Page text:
Dear William and Kate
It’s getting a bit disturbing, isn’t it? The phalanx of paparazzi staking out the hospital. The Australian prank caller. The fictional royal baby tweeting on behalf of a blastocyte.
I have an admission to make. I can’t stop myself watching it unfold. It’s like watching a morbid accident in slow-motion. In my country, it’s a bloodier drama. Our rhinos are getting murdered. Their disfigured heads, their bleeding carcasses hit the front pages daily, but we don’t seem to be able to do anything to stop it.
And it may seem slightly mad, but I’m starting to see you as odd little English rhinos. Your privacy is held ransom by every news editor, every magazine and tabloid, every drone with a phone. They hounded Diana, and now they are chasing you.
The rhino horns will get ground up into a useless powder, allegedly for medicinal use, but really for the much darker exercising of primitive superstitions: Take this to make yourself more real, more powerful, more immune, more attractive. What is the equivalent primeval power of the endless pictures, the fashion soundbites, every turn of Kate’s lovely head and William’s unfaltering and patient smile? What is the insatiable need that drives the neverending hunt for the next fix of royal powder?
Whatever it is, it’s another delusion, to be sure. The delusion if we look closely enough, we might taste what it’s like to have a life as impossibly easy or luxurious, or beautiful or glamorous, or privileged, as yours appears to be. We suspect it tastes a little tiresome at times, a little unreal, a little exhausting, and sometimes a little lonely. So we look even more closely, for clues of that humanity. Will you ever snap at the press? Will you ever bite back?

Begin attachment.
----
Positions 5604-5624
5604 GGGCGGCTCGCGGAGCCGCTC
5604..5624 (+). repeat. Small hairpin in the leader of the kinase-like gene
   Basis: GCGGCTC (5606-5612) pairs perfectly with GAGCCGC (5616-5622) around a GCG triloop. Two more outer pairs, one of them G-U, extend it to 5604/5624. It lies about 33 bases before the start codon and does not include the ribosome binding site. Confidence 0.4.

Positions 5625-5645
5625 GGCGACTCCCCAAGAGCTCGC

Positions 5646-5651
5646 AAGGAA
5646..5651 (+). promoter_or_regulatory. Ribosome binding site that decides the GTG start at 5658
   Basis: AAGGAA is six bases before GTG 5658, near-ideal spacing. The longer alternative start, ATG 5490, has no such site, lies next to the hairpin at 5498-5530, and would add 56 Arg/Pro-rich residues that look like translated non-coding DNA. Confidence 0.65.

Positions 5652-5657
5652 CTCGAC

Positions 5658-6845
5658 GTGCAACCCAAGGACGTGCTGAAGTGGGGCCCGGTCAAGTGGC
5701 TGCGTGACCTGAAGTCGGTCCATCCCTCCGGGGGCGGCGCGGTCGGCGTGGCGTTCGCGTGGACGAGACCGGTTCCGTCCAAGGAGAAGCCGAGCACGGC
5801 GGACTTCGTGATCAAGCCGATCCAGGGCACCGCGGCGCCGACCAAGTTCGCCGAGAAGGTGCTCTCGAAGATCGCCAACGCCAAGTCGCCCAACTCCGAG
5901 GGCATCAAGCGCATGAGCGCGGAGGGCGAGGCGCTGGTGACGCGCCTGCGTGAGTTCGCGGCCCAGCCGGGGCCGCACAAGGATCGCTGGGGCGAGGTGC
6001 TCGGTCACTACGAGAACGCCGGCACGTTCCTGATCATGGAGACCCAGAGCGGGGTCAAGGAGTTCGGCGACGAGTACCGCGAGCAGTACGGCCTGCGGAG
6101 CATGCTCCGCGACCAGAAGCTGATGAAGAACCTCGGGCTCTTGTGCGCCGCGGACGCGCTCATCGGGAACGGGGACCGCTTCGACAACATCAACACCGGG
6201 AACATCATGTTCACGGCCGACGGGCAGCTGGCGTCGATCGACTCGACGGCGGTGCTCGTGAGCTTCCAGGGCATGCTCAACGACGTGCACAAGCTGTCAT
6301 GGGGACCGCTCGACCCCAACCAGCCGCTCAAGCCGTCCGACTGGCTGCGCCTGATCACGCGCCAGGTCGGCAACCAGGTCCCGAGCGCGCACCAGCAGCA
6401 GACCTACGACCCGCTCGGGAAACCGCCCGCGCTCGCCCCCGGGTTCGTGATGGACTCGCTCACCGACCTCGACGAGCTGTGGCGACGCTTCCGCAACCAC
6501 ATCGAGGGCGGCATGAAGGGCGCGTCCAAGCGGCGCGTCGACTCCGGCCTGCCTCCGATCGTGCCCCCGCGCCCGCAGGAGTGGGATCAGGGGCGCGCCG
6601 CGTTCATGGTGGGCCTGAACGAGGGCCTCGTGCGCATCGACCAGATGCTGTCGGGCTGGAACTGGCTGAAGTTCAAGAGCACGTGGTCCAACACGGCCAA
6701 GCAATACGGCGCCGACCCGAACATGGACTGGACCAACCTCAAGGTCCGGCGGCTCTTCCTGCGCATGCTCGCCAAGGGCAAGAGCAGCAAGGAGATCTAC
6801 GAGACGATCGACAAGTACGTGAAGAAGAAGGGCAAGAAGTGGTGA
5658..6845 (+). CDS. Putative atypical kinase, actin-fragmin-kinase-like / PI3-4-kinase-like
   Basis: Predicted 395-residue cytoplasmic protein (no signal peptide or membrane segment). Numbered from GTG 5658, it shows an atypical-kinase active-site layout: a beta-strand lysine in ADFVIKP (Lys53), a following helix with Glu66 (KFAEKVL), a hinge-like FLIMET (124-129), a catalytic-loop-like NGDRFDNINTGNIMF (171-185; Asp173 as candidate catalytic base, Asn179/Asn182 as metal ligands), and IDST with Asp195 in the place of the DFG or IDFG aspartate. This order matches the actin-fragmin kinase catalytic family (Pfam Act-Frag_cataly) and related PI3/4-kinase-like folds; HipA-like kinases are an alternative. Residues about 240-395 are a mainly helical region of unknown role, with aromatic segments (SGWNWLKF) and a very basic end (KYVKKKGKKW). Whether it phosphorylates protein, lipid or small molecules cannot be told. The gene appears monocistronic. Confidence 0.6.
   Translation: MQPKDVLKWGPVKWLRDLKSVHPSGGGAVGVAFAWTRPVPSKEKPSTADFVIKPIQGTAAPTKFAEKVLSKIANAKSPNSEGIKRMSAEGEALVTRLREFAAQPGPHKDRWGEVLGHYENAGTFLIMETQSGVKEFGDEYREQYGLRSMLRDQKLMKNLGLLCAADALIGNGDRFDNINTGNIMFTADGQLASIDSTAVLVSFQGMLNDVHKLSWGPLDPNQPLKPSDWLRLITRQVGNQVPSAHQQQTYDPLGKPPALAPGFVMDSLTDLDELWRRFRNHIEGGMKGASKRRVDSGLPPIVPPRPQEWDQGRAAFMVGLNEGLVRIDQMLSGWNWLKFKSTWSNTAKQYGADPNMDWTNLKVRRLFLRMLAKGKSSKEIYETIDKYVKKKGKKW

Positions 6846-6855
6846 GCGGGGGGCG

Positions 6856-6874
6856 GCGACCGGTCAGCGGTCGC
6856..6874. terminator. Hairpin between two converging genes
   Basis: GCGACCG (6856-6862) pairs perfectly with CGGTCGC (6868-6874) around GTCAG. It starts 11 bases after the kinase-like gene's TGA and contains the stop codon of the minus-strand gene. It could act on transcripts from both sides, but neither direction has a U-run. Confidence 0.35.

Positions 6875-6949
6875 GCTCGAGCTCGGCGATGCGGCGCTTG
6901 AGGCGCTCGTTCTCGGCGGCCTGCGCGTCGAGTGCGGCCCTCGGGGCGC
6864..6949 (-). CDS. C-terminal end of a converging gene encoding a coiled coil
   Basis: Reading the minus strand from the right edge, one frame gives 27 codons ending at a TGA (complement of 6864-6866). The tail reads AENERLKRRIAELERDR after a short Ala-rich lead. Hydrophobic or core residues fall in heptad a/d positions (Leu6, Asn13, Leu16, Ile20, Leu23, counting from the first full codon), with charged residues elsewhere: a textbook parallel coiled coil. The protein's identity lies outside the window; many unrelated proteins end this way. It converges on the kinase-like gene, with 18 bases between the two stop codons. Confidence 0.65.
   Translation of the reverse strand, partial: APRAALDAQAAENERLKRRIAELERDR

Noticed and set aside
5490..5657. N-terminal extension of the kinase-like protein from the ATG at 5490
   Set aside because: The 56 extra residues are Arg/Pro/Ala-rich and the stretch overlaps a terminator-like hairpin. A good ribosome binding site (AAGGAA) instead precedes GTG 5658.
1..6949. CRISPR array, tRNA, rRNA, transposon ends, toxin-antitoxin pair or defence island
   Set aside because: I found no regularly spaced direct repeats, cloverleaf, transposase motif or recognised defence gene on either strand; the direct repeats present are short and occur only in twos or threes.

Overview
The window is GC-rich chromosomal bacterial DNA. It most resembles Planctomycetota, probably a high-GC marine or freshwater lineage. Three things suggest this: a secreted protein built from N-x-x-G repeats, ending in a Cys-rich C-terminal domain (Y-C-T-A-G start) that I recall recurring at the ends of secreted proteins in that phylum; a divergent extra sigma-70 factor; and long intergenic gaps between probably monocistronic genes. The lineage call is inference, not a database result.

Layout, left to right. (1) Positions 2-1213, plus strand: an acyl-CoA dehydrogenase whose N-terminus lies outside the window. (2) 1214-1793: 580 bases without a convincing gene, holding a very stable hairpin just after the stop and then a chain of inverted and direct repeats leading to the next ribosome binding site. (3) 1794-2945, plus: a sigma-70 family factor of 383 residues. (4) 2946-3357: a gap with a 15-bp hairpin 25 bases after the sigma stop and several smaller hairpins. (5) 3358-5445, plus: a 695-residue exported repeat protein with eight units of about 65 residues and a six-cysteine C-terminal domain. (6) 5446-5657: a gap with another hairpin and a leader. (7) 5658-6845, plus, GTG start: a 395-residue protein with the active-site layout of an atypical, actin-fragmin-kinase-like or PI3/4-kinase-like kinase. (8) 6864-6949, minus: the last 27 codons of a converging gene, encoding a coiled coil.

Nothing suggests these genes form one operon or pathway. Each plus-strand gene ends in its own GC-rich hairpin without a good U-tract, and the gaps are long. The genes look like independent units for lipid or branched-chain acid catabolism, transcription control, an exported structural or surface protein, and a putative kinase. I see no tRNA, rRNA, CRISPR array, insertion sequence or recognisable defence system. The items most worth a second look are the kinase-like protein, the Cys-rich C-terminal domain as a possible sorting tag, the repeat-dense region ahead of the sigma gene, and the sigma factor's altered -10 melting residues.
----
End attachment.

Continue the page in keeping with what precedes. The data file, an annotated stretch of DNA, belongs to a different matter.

I guess not. Unlike the rhinos, you have sanctuaries where you can hide and revive. And those who want to shoot you aren’t allowed to carve you up into trophies. That barbarism is reserved for animals, sadly.
Today a rhino poacher turned himself over to the police in my country. If the media are to be believed, he’ll be locked away for 40 years. For carving a horn off a vulnerable, endangered creature. Or: for catering for the whims of some some deluded Chinese consumers who believe that rhino horn will fix them in some way, make them better.
I have an appeal to you, my odd little overseas fascination. It seems to me you might have first hand experience of how it feels to be hunted, unfairly, in a potentially life threatening way. It also seems to me that you have enormous power to raise awareness. So here it is. An offer and an appeal. Come to South Africa. We’ll give you privacy in exchange for exposing the international media to the insanity of our rhino poaching problem. The paparazzi in South Africa are quite, quite amateur in comparison to those of the first world. Honestly, we leave celebrities alone here. In most of our cities, if you just dress a little dull and don’t make a fuss, you’re unlikely to be noticed, let alone hounded. So, when the nausea has settled, bring yourselves out to South Africa. And start shining a spotlight on the lunacy of the rhino poachers.
I won’t tweet a soul.